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user privileges and the "nobody" user
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Posted By:   Becky_Givner
Posted On:   Wednesday, April 4, 2001 11:48 AM

I have a Java servlet that uploads files using multipart requests, where the user submits the file through a HTML form. When I do a directory listing, the group and owner of the file is "nobody" Why is it "nobody", and is there a way to control the group or owner when the servlet does the file upload? A related question that I posted on this forum is about how to edit the crontab file for a specific user. I was using Runtime.getRuntime.exec() to execute the following from a servlet: crontab -u The command was executed without IOException being thrown. However, the crontab was not updated, so    More>>

I have a Java servlet that uploads files using multipart requests, where the user submits the file through a HTML form.



When I do a directory listing, the group and owner of the file is "nobody"



Why is it "nobody", and is there a way to control the group or owner when the servlet does the file upload?







A related question that I posted on this forum is about how to edit the crontab file for a specific user.



I was using Runtime.getRuntime.exec() to execute the following from a servlet:




crontab -u



The command was executed without IOException being thrown.

However, the crontab was not updated, so I imagine that the servlet/"user" did not have privileges to edit other users' crontab files.



Do I need to first login as the superuser before I can execute the command?    <<Less

Re: user privileges and the &quot;nobody&quot; user

Posted By:   Nathan_Meyers  
Posted On:   Wednesday, April 4, 2001 02:05 PM

The process running your servlet engine is the one that
matters here - your own login is irrelevant, because you're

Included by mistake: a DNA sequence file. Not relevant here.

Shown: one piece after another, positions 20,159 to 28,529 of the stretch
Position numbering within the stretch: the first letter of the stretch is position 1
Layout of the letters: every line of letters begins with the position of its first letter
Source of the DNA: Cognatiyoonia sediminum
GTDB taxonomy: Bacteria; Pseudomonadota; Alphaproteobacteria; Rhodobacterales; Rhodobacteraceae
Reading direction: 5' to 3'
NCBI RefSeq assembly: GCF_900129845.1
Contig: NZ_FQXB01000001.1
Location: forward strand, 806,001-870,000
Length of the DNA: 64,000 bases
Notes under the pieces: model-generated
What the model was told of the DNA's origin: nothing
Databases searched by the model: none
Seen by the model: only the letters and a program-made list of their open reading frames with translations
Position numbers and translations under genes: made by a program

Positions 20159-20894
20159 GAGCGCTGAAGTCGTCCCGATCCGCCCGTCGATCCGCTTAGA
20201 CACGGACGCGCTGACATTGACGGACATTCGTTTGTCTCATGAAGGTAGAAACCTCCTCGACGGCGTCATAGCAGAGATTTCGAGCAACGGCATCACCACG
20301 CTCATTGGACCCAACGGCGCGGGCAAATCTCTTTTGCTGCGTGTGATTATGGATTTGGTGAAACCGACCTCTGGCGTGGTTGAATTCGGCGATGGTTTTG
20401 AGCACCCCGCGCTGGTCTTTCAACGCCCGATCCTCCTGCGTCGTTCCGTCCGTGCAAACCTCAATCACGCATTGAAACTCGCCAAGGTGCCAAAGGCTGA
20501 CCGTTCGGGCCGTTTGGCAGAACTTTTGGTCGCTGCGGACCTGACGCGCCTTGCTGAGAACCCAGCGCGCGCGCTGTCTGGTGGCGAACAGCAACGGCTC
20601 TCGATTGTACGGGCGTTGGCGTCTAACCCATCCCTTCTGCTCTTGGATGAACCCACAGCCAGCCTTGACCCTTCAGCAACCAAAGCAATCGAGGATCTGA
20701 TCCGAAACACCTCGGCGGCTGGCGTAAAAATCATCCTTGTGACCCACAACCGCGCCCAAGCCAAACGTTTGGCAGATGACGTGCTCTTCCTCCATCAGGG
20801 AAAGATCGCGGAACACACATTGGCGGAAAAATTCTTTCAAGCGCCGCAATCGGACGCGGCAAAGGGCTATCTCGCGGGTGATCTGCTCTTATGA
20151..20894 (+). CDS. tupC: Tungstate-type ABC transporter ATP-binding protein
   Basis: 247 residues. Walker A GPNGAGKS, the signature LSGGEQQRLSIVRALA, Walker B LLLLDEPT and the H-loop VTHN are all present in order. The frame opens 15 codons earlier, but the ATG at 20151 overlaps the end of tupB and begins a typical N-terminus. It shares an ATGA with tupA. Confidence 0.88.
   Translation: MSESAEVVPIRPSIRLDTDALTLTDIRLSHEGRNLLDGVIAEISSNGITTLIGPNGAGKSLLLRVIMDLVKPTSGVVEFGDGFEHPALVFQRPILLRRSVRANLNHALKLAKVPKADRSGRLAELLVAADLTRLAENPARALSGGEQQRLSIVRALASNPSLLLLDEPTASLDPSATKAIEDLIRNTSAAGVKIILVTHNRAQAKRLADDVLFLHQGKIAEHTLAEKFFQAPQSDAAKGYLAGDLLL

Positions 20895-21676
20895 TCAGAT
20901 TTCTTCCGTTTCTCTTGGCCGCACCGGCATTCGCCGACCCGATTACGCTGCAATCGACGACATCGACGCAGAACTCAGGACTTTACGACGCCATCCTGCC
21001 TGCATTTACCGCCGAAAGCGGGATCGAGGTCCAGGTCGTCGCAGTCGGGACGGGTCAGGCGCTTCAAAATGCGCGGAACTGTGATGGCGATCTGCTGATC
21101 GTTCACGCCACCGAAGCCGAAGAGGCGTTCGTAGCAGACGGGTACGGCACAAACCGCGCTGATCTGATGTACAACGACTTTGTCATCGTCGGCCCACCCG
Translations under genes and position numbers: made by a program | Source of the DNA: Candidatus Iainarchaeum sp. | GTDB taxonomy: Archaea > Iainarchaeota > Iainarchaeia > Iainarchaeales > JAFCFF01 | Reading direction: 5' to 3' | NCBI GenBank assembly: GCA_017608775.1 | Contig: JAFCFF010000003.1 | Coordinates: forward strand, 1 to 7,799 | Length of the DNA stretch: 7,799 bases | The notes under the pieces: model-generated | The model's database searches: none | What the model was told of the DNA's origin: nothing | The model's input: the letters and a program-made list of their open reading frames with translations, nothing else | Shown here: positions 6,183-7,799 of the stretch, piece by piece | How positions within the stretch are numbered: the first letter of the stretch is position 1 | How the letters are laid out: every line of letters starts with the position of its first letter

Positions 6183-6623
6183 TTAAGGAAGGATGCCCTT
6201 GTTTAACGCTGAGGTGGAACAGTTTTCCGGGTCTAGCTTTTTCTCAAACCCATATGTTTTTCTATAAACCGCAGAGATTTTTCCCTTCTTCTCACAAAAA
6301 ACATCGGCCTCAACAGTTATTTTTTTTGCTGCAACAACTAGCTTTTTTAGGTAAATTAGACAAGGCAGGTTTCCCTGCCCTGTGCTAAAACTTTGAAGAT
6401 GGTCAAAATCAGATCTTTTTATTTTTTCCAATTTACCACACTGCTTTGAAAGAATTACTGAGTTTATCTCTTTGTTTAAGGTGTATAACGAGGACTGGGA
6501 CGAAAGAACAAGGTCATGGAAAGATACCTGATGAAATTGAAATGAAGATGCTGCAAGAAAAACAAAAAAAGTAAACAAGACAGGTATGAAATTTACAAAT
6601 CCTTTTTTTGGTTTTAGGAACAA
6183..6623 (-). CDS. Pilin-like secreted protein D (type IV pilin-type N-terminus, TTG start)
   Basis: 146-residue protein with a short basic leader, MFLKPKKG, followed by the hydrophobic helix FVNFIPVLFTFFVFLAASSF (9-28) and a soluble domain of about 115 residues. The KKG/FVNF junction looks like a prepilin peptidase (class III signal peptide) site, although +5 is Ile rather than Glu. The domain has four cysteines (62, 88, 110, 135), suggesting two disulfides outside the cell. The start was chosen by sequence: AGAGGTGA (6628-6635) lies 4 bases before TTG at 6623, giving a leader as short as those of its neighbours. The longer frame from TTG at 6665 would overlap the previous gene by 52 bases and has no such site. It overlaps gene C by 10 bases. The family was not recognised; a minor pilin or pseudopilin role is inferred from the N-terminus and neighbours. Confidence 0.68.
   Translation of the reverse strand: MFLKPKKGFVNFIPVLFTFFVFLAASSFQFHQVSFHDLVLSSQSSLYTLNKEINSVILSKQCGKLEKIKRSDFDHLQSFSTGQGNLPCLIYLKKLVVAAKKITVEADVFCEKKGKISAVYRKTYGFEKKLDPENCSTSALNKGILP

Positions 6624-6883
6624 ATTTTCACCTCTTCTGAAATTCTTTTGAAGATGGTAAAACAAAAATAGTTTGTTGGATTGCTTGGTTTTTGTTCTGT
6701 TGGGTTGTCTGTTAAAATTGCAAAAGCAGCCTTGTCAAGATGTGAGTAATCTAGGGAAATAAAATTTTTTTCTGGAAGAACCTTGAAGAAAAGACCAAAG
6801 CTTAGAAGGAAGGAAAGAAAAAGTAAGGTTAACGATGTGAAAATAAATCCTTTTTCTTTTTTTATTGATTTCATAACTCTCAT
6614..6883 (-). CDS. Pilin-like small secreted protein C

not the one running code, the servlet engine is. Evidently,
your servlet engine is being run by user nobody, which
is a pretty common way to keep servlets from being able
to do damage.

So how do you get your servlets to violate security
rules for Unix and Linux? You can't; you'll need to make
some other arrangement. Here are some possibilities:



  • Run the servlet engine as root. This is dangerous.

  • Create some external programs or scripts that have
    setuid privileges, and invoke those programs with
    Runtime.exec() calls. Depending on what those programs
    do, this could be pretty dangerous also.

  • Write an external setuid program that works like
    "su" - taking a username and a password that you'd
    collect from the user - and executing the requested command
    if the username and password are good. The "su" program
    is not an exact fit, because it expects you to type a password
    in on a tty, but something based on "su" would do the trick.


What these all have in common is that some code
needs to run, at least temporarily, with extraordinary privileges -
so you can't do this on a system with an uncooperative
sysop. But that's the nature of security in a real OS
like Linux - you don't give everyone the power to
do damage.

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